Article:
The 1950's Subaru
In 1953, five Japanese companies merge to form Fuji Heavy Industries Ltd, with a “Subaru” cluster of stars as its official logo. Better known by the Greek name Pleiades, part of the Taurus constellation, Subaru is also Japanese for 'unite'.
The P-1, named the Subaru 1500 the following year, used the first Japanese-manufactured monocoque body. This passenger car provided excellent riding comfort and driving stability with its front-wheel independent suspension with a coil spring and double-action oil damper combination, and rear-wheel rigid axle suspension with a three-leaf spring and double-action oil damper combination.
The first U.S. Subaru is the 360. This is a very small rear wheel drive which had a 2-stroke, 25 horsepower 356 cc engine (thus the 360 name), it weighed under 1000 pounds, got 66.3 mpg, went 0-50 in over 37 seconds, and cost around $1,297. It came in a few different models, the 2 door sedan, and the "Young S" 2 dr. sedan, minivan, a truck version, and even a mini race car as well. There may have been as many as 6000 of these imported through the later part of the 1950's. The main features that were present with the 360 included achieving a lighter body, easier production, sufficient interior space to accommodate four adults, excellent ride comfort, and developing a lightweight and high-power, high-durability engine. In addition to the monocoque body used to achieve a lighter weight, the head of each and every rivet was filed down to save weight - technology that had previously been used in aircraft was used extensively throughout the prototype.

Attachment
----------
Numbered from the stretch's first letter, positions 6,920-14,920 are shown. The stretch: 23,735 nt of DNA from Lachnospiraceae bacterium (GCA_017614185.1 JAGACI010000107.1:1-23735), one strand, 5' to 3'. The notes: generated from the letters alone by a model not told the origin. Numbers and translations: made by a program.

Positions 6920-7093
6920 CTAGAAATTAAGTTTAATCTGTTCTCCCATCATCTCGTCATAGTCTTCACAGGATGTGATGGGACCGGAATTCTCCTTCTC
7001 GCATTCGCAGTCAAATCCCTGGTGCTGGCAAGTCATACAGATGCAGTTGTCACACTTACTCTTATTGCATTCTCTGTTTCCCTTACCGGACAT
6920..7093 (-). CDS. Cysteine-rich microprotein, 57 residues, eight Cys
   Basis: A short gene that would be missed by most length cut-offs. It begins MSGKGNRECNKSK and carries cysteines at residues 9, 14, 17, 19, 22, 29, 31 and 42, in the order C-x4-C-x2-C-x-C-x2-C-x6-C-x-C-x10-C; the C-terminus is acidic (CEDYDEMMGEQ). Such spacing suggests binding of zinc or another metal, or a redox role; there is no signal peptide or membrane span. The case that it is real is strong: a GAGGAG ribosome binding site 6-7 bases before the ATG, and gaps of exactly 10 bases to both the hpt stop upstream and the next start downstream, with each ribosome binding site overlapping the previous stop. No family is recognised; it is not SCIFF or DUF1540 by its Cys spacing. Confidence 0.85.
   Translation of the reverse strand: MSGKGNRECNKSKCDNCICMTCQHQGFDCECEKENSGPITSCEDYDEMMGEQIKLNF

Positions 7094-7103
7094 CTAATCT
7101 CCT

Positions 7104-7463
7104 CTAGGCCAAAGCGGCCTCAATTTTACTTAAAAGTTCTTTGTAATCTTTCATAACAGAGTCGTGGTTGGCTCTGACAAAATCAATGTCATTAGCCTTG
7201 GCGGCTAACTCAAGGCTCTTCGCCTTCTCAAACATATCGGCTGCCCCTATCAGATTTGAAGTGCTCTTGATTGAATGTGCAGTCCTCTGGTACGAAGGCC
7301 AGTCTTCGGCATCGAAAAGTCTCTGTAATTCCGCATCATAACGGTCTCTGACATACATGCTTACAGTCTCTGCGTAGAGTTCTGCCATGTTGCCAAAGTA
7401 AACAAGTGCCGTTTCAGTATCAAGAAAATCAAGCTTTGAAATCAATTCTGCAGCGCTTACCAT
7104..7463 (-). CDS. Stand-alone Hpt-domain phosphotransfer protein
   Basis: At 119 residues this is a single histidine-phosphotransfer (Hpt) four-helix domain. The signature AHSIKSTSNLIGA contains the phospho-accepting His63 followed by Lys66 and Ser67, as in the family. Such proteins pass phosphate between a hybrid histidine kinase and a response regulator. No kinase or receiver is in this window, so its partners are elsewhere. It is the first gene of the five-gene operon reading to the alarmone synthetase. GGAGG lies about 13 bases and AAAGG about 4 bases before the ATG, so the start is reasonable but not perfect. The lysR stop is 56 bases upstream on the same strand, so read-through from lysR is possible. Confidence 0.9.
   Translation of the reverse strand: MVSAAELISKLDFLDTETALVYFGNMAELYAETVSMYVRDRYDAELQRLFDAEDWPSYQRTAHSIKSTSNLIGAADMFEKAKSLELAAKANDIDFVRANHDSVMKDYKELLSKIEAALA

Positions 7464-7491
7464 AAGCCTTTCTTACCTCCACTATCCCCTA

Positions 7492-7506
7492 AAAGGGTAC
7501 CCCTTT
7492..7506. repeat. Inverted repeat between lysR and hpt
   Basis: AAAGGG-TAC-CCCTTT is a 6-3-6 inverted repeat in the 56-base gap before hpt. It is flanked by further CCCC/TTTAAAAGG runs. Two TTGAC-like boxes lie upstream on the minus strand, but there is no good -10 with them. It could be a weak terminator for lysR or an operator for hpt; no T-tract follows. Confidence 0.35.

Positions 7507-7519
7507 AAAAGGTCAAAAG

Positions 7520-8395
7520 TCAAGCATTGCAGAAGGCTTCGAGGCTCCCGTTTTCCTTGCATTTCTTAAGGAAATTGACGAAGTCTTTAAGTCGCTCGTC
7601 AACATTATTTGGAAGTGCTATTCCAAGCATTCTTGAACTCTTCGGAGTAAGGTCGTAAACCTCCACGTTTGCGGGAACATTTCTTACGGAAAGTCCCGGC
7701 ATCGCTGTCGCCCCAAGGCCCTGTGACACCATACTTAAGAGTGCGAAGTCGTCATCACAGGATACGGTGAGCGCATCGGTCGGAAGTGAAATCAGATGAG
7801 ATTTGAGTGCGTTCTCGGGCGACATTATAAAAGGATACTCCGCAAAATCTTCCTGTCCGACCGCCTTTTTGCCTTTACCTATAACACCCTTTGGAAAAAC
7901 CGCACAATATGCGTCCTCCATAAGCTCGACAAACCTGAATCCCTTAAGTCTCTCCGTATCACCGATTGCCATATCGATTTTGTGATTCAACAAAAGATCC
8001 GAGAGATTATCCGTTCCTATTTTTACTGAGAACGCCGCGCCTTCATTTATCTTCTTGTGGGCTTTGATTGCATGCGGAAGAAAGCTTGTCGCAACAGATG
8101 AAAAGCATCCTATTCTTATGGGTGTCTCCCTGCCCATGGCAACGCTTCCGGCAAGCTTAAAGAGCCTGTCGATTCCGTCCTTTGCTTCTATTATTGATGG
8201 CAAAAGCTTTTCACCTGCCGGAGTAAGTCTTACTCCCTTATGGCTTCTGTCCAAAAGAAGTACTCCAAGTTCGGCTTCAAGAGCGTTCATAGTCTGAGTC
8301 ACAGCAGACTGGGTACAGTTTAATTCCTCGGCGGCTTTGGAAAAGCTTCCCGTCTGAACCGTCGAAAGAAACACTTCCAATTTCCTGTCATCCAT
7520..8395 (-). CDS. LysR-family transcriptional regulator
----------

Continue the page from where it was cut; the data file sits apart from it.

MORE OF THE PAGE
In 1958, a passenger car with a distinctive individuality was released: the Subaru 360 minicar was unveiled. At the time, Japanese automobile manufacturers were working on developing small "people's cars" as advocated by the Japanese government. With its roots in aircraft manufacturing, Subaru took up the challenge of building a small, affordable car that could perform well, and the four-passenger, four-wheel Subaru 360 minicar became a milestone in the history of Japan's automobile industry. Dubbed the Ladybird due to its distinct shape, the Subaru 360 enjoyed tremendous popularity for more than a decade before finally ceasing production in May 1970.